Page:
Researchers have uncovered a malicious tool that appears to be a newly developed Mac malware from HackingTeam, the first since the hack of last July that leaked gigabytes of the group’s private e-mail and source code.
The sample was uploaded on February 4 to the Google-owned VirusTotal scanning service, which at the time showed it wasn’t detected by any of the major antivirus programs.
Some technical information
A technical analysis published Monday morning by SentinelOne showed that the installer was last updated in October or November, and an embedded encryption key is dated October 16, three months after the HackingTeam compromise:
Last Friday a new OS X RCS sample was sent to me (big thanks to @claud_xiao from Palo Alto Networks for the original discovery, and as usual to @noarfromspace for forwarding it to me). My expectations weren’t big since all the public samples were rather old and know we had their source code so if it were an old sample it was totally uninteresting to analyse. But contrary to my expectations there are some interesting details on this sample. So let’s start once more our reverse engineering journey…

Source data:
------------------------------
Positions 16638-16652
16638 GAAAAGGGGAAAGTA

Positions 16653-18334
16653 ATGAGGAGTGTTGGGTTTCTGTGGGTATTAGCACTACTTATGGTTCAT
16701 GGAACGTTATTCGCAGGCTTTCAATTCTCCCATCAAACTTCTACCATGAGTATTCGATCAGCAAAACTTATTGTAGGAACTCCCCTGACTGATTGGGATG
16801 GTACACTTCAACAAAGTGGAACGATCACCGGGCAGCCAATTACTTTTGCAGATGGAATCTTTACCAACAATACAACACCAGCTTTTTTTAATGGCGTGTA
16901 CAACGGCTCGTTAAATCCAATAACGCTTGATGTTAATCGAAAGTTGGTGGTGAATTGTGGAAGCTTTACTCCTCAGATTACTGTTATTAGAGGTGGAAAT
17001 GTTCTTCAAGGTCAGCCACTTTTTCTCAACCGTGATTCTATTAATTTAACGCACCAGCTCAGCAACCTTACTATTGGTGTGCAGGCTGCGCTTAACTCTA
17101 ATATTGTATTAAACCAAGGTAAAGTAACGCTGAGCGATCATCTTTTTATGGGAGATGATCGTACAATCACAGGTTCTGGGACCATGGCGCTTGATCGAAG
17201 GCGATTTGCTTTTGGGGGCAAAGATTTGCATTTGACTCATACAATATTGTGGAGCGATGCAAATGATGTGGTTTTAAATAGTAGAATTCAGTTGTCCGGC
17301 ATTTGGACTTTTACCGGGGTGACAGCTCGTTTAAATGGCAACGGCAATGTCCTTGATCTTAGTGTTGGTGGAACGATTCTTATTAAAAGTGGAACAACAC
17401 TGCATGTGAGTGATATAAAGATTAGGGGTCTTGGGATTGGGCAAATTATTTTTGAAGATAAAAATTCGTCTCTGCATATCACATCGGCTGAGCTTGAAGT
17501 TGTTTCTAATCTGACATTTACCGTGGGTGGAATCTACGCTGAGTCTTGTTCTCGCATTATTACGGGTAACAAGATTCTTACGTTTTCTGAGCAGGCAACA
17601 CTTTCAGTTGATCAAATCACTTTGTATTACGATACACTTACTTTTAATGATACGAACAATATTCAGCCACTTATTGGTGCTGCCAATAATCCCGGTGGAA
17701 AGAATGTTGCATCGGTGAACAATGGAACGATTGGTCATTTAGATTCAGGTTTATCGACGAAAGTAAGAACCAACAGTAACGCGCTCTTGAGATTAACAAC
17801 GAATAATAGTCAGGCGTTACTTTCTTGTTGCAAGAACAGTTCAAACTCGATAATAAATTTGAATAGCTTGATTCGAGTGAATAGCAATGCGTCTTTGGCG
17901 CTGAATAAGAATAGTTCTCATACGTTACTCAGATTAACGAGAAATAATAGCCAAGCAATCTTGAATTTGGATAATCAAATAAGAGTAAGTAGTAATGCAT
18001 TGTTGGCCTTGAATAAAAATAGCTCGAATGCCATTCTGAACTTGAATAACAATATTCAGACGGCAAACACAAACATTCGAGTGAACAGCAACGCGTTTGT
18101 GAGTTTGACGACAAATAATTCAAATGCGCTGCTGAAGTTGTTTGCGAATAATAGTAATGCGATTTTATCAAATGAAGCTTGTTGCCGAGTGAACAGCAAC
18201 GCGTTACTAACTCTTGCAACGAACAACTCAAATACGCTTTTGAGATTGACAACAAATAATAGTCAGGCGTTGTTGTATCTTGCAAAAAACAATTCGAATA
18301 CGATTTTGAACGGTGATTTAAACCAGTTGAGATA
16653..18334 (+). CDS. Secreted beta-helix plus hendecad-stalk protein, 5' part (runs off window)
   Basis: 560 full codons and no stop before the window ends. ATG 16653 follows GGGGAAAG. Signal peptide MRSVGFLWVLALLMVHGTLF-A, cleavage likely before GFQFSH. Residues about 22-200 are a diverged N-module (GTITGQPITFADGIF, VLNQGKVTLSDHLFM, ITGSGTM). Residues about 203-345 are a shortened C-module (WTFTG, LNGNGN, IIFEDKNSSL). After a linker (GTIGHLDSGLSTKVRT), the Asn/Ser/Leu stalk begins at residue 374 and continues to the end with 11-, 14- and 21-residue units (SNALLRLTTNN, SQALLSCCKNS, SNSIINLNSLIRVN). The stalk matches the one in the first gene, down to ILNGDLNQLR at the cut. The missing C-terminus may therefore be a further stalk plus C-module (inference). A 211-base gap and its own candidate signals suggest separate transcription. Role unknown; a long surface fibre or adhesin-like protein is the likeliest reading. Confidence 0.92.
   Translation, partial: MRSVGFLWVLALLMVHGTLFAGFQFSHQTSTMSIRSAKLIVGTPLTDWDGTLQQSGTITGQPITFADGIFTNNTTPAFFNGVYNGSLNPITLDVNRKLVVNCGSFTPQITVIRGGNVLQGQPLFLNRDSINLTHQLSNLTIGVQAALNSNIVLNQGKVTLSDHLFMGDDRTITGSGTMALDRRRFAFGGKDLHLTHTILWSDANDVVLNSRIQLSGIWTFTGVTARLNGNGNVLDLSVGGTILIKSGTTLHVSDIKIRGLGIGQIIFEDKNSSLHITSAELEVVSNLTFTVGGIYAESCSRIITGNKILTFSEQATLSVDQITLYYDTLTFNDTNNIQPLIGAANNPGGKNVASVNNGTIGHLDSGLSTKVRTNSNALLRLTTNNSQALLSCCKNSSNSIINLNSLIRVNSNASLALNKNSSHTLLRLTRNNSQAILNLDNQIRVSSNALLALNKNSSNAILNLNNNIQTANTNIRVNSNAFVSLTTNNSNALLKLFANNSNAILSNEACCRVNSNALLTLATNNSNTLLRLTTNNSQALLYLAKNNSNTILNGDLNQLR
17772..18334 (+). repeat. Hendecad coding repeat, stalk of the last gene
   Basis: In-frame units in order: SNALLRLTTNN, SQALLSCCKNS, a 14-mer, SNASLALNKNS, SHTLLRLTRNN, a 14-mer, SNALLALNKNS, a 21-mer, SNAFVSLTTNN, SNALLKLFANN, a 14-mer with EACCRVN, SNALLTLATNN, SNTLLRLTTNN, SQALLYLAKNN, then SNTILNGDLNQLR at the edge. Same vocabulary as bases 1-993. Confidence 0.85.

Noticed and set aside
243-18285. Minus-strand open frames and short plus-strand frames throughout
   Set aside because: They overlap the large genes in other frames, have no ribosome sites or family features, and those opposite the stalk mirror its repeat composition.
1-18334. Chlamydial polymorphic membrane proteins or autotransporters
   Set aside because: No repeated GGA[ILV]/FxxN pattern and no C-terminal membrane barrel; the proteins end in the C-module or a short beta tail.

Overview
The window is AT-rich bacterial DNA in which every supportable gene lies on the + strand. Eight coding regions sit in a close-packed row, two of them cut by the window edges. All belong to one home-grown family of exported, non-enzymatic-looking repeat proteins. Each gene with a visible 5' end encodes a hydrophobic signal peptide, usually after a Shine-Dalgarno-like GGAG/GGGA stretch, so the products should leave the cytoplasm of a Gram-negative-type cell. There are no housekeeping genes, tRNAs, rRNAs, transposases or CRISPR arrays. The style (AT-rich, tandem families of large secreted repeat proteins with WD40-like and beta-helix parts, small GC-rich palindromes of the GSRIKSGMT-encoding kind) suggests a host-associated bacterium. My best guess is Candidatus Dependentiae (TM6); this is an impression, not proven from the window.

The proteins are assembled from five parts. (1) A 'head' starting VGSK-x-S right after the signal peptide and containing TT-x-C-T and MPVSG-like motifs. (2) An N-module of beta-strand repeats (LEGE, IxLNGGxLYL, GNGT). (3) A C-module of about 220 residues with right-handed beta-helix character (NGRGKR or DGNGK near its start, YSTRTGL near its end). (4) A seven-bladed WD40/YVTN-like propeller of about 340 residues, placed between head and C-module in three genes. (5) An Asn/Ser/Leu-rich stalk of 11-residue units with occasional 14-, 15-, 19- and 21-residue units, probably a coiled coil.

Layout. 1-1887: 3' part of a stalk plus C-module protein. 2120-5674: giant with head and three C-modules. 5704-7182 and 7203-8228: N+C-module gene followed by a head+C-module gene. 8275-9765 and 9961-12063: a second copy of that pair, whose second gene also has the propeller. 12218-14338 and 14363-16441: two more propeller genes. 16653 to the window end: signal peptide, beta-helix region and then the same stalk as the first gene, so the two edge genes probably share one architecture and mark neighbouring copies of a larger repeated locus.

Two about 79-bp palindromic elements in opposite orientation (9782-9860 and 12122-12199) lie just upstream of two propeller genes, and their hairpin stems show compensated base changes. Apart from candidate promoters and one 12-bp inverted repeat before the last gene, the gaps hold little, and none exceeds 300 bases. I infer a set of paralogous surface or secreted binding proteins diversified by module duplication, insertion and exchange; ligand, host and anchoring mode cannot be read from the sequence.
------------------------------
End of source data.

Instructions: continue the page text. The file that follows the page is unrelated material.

How i check if my computer has been infected?
Another very good technical analysis was published by Patrick Wardle, that has examined the malware and says that it appears to install a new version of the old Hacking Team implant and it uses several advanced tricks to evade detection and analysis.
Wardle suggest also a fast method to check if your system has been infected:
To check if you are infected, simply look for the following directory:
To disinfect yourself, delete that entire directory, and remove the
Of course if you really are infected - throw out your computer and get a new one!
- OpenSSL Security Advisory, 3rd May 2016: Patch, Patch ASAP!
- Tor in a company network: how to detect and block it?
- Mazar BOT campaign in Denmark and Italy
- BadLock: let's take stock of situation!
- The Panama Papers Leak – What You Need To Know
- Frederike Kaltheuner @ #IJF16: understanding predictive privacy harms